Search for labour law answers!
(Membership fee is only R85/mnth)       
Tel: 0860 522687/0860 LABOUR
Employer assistance
Thank you
Labour Protect
FREE newletter
RSS Feed Widget



Probation is for newly appointed employees only. The purpose of
probation is to establish whether or not the appointee’s performance is of an acceptable standard before permanently employing the employee.

Probation periods should be reasonable. This will depend on the
nature of the job, which in turn will determine how long it will take to
establish whether the employee is performing satisfactorily or not.
As a general guideline, the more complex the nature of the job, the
longer the probation period e.g. only a month may be needed to
evaluate the performance of a cleaner, but four months may be
appropriate for an accountant.

Probation periods may be extended, within reason, where the
employer is not convinced that the employee is performing to the
required standard.

It is advisable that the probationary period be stated in writing (e.g.
as part of the employment contract or letter of appointment) and that the company’s expectations during the probationary period be
communicated clearly and are understood by the employee. Should the probation be extended, it should once again be done in writing.

Probation and dismissal on grounds other than Performance

Should it become necessary to dismiss an employee during the
probation period for a reason other than poor performance, the
normal procedural and substantive requirements are valid and need to be applied. Examples of such dismissals would include
misconduct, incapacity due to ill health / injury or retrenchment.
Therefore, should an employee on probation be accused of theft, a
disciplinary hearing should be held. Where retrenchment has
become necessary, a consultation process should be followed prior to the retrenchment.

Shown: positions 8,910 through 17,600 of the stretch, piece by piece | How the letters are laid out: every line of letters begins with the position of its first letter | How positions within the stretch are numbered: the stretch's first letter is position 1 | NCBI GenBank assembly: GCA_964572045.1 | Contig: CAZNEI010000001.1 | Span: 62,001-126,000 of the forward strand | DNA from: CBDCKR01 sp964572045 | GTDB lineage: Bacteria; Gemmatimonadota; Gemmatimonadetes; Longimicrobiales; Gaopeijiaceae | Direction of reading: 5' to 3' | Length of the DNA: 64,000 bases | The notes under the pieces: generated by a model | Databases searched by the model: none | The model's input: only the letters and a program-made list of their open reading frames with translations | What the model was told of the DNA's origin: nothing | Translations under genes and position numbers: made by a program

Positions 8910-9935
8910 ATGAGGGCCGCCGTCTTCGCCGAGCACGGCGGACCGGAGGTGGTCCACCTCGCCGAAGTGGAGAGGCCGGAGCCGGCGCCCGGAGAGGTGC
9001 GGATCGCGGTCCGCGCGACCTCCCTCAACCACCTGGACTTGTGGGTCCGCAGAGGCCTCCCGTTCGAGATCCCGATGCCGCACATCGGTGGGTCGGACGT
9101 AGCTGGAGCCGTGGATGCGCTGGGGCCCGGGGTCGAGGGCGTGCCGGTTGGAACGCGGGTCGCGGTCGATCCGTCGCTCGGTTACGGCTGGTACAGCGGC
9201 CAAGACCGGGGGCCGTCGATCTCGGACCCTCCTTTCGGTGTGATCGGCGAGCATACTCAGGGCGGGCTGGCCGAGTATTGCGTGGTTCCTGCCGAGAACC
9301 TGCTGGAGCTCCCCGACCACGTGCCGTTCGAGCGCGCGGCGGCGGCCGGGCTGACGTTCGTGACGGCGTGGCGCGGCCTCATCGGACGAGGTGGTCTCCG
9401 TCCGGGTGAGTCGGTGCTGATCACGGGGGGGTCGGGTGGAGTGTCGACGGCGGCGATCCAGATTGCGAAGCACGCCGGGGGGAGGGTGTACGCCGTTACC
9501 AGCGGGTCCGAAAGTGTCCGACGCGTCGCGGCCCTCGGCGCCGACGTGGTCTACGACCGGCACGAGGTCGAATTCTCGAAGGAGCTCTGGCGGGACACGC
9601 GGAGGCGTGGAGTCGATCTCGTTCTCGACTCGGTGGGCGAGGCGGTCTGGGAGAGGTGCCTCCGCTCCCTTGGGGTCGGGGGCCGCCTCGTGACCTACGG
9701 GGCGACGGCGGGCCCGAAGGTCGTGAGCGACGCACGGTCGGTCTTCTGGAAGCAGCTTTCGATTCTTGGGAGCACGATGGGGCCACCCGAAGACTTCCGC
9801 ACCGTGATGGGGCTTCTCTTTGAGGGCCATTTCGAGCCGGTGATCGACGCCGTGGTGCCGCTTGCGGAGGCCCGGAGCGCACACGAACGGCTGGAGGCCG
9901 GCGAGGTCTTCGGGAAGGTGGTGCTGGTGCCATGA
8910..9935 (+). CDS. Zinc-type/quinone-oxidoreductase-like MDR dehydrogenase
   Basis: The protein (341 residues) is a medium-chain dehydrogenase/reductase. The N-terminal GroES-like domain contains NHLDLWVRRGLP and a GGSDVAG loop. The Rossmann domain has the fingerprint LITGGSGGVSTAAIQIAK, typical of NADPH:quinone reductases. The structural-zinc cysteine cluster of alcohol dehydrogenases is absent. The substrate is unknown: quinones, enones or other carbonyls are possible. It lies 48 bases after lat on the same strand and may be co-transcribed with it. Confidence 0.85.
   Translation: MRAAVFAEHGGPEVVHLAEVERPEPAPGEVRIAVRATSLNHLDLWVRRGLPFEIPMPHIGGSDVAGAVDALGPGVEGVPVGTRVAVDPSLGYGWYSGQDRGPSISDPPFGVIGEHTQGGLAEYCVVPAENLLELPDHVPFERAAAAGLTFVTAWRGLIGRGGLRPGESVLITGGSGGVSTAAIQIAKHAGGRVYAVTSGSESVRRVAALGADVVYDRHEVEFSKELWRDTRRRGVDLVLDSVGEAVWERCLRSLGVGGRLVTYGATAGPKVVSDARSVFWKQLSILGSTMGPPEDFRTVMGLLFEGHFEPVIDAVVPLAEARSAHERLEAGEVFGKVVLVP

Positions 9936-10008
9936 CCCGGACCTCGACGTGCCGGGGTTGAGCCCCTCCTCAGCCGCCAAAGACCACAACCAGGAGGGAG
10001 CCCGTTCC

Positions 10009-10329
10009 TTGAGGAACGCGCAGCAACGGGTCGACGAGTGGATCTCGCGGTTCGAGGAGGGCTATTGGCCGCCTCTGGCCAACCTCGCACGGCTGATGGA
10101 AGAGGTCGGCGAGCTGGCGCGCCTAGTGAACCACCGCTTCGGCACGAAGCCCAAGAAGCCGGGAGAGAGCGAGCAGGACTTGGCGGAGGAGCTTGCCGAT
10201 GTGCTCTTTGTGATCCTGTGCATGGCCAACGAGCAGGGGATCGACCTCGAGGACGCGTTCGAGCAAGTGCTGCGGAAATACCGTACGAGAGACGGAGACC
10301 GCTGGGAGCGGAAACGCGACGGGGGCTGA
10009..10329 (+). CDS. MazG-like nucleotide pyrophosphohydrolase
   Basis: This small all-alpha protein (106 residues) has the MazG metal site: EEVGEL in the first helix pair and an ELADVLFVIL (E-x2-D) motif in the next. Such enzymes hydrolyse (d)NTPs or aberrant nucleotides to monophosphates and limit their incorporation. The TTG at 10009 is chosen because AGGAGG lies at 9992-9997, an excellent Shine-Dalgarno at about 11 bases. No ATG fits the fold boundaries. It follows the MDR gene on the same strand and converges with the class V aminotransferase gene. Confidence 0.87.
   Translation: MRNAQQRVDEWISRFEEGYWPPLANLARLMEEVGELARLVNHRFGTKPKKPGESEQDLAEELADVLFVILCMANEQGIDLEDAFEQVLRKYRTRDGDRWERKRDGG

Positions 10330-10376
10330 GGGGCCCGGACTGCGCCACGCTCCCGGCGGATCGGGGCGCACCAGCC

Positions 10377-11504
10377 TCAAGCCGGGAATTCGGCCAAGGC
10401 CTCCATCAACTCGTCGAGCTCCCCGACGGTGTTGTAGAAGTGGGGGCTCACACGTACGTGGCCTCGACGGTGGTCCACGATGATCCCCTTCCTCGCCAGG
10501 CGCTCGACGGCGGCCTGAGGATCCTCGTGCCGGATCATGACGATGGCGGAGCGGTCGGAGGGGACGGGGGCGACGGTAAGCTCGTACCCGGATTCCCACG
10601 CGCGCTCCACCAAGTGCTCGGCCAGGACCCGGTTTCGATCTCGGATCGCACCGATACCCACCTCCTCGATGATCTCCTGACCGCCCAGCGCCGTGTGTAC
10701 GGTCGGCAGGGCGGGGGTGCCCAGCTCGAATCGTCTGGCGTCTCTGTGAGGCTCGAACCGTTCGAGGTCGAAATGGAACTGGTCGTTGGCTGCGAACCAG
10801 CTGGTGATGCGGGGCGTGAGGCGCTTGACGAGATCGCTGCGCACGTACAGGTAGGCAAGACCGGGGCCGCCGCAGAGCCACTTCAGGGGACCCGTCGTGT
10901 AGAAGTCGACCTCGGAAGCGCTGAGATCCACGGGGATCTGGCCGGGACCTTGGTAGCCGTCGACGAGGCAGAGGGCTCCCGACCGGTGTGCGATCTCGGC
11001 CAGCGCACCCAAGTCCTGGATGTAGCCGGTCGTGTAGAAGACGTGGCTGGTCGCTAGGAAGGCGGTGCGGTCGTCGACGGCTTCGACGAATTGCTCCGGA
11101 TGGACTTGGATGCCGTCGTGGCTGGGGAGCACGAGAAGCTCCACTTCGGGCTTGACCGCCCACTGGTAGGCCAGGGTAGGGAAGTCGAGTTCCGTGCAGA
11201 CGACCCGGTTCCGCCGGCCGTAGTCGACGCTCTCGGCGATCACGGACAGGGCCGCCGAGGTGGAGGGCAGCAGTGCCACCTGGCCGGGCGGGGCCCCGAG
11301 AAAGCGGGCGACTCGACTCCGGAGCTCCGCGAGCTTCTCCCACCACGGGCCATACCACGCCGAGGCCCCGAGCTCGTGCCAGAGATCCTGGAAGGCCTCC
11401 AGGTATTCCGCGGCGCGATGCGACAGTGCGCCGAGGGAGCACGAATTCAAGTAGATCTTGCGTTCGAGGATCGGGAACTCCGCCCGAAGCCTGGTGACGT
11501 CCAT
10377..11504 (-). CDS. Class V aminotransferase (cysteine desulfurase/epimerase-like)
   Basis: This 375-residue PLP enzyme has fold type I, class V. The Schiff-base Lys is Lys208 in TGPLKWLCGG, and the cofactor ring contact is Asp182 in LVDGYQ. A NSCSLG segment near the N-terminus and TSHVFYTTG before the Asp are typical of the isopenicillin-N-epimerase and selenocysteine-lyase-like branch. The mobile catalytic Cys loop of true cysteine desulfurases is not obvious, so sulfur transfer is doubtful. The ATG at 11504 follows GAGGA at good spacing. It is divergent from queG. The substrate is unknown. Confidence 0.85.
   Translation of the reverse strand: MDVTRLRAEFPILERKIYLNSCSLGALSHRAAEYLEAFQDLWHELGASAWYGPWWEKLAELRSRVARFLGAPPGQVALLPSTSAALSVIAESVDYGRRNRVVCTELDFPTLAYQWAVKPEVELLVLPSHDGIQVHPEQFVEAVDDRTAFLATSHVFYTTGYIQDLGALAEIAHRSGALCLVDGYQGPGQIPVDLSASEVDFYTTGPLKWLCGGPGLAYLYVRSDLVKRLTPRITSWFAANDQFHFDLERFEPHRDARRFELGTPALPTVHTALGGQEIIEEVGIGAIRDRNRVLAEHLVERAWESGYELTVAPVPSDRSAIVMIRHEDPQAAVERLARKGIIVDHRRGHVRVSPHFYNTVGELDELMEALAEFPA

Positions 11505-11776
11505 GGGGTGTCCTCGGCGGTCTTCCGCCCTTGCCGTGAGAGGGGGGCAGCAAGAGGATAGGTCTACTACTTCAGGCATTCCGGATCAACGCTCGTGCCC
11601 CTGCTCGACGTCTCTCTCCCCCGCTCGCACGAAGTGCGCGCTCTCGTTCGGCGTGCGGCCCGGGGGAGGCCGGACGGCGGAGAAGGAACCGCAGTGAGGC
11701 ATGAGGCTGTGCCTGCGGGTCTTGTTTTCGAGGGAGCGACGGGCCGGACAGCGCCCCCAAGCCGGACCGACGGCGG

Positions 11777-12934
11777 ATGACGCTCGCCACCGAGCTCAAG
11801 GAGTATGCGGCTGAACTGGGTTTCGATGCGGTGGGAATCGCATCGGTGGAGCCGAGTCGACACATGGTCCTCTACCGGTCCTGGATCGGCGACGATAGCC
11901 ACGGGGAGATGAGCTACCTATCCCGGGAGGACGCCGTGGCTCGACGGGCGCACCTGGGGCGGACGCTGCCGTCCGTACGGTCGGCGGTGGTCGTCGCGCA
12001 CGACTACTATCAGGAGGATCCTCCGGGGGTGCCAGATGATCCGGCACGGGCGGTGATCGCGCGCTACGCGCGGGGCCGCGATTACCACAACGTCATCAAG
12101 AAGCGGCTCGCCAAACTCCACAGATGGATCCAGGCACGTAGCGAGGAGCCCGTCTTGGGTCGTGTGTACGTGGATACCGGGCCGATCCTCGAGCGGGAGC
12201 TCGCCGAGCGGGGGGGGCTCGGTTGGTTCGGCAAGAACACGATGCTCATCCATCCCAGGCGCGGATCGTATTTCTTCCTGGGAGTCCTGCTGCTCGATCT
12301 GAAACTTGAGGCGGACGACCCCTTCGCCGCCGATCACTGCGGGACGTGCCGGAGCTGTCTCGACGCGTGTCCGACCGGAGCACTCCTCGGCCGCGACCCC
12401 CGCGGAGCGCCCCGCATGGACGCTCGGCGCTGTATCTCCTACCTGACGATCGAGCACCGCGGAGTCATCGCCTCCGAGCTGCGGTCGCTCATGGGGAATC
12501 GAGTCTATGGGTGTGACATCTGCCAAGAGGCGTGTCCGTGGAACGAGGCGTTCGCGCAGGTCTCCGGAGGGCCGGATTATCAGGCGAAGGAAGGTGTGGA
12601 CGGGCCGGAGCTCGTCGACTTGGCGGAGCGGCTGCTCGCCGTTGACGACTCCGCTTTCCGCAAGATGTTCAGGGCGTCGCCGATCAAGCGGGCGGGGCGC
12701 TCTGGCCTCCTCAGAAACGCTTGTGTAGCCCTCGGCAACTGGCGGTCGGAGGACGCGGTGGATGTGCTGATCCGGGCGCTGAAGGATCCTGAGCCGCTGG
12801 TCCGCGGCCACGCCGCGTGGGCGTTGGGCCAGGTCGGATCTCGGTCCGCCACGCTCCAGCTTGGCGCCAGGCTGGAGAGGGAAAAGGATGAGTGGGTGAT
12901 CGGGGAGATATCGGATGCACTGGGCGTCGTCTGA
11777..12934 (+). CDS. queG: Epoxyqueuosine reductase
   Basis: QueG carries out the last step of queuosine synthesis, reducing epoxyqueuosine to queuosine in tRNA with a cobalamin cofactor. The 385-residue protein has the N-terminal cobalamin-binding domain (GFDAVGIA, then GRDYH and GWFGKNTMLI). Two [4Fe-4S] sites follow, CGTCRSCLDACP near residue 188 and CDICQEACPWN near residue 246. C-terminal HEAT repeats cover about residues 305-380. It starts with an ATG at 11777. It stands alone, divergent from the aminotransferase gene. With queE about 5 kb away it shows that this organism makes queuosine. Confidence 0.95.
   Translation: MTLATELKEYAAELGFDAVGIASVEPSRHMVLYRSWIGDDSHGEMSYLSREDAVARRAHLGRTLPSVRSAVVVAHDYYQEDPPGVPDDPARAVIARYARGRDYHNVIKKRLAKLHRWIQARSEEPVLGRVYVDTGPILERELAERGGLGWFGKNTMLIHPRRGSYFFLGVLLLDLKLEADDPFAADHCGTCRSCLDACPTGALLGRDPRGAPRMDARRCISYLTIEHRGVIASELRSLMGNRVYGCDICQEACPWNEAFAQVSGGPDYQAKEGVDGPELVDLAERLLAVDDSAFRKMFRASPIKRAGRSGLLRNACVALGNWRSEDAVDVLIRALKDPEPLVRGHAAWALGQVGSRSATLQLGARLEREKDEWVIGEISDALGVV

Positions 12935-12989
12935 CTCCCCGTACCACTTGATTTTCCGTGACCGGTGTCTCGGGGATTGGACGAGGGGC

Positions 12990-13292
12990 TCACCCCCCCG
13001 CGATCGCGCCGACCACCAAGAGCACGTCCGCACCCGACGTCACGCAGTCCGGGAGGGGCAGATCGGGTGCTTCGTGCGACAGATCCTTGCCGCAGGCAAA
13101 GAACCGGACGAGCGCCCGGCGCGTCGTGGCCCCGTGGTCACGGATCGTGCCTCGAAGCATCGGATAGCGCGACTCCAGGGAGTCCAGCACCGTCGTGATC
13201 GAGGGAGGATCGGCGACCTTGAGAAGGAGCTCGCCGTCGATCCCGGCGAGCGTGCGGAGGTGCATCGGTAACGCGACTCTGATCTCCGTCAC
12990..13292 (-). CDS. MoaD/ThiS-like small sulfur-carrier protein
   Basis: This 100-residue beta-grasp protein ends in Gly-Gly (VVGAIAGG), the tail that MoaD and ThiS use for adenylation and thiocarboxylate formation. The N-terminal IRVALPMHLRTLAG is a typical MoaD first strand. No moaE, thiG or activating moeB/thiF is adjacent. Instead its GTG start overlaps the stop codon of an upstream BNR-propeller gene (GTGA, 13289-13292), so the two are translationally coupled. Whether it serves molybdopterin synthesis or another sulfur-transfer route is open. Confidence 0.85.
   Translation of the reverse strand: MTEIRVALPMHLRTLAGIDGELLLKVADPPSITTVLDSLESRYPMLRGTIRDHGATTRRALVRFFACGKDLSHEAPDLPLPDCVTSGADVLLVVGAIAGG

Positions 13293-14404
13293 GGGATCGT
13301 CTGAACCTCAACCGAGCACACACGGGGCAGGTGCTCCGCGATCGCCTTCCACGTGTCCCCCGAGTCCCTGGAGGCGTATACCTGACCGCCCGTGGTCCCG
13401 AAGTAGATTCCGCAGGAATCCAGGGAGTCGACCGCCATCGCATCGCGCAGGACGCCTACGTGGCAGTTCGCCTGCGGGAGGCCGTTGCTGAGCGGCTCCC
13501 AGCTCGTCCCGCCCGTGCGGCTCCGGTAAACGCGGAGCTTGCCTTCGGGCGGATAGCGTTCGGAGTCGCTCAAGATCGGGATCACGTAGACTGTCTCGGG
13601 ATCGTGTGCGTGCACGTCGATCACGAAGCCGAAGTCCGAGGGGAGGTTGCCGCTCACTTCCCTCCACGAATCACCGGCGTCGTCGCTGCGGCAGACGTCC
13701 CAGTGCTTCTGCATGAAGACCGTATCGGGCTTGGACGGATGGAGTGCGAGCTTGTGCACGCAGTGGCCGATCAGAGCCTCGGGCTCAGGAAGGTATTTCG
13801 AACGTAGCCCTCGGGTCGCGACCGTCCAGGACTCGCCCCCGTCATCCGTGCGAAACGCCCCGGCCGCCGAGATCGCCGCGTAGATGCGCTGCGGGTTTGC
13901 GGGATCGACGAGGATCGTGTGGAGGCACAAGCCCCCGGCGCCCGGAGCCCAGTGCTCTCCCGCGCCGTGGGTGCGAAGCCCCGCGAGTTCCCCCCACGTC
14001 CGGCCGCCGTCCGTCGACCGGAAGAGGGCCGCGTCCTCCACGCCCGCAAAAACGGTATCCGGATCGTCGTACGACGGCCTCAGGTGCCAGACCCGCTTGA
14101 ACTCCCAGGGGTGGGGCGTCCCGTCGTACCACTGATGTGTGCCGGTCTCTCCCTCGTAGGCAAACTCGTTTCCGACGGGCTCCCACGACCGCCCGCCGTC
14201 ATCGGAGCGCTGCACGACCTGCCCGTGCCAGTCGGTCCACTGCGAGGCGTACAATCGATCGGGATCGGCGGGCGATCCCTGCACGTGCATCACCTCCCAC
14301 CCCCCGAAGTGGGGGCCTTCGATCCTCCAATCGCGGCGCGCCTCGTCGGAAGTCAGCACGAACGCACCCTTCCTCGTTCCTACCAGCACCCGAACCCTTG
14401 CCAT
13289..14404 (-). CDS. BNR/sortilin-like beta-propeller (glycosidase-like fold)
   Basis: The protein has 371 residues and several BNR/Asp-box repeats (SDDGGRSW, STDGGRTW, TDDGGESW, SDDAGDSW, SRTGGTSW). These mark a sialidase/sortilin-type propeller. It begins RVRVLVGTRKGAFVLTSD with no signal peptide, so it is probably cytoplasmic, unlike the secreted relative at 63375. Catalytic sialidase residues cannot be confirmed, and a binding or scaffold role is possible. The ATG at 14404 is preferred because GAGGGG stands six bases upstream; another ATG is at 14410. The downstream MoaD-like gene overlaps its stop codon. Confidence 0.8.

The reason why probation does not have an impact on poor
performance dismissals is due to the fact that probation is aimed at sorting out performance issues before a person is permanently

Dismissal for Poor Performance during Probation

An employer should give an employee on probation, evaluation,
instruction, training, guidance or counselling as required by him/her in order to render satisfactory work.

Schedule 8 of the Code of Good Practice: Dismissal, deals with
probation. An employer has the right to require a newly hired
employee to serve a period of probation before confirmation of the
employee’s appointment, which period should be determined in
advance and should be of a reasonable duration.

During the probation, performance of the employee should be
assessed. If the employee fails to meet the required standards or is incompatible, the employee should be advised of these shortcomings.


The employer should give an employee evaluation, instruction,
training, guidance or counselling as required for the employee to
render satisfactory work.

This means that the employer should evaluate an employee during
the probationary period and should provide regular feedback.

An employer may dismiss an employee or extend the probationary
period after the employee is invited to make representations. Only after considering those representations may the employee be
dismissed or the probation period be extended.

There must be procedural fairness in dealing with this dismissal
There must also be substantive fairness - in that there must be fair
reasons as to why the employee is dismissed or the period

It is not necessary to hold a formal enquiry.

The rules of natural justice will apply (e.g. when making representations the employee may be assisted by a fellow

It should be noted though that the employer does not require to
have as compelling reasons for the dismissal as would be the case with an employee who is not on probation (i.e. with employees who are permanently employed)

The Code of Good Practice for Poor Performance: Incapacity, does
not apply to probationary employees.

A probationary employee cannot be dismissed for reasons that are
automatically unfair e.g. participation in a lawful strike. A probationary clause cannot be relied upon for dismissing a
probationary employee on operational requirements.

Relevant legislation: Labour Relations Act, Schedule 8: Code of Good Practice: Dismissal Section 188
(need to confirm once amendments passed)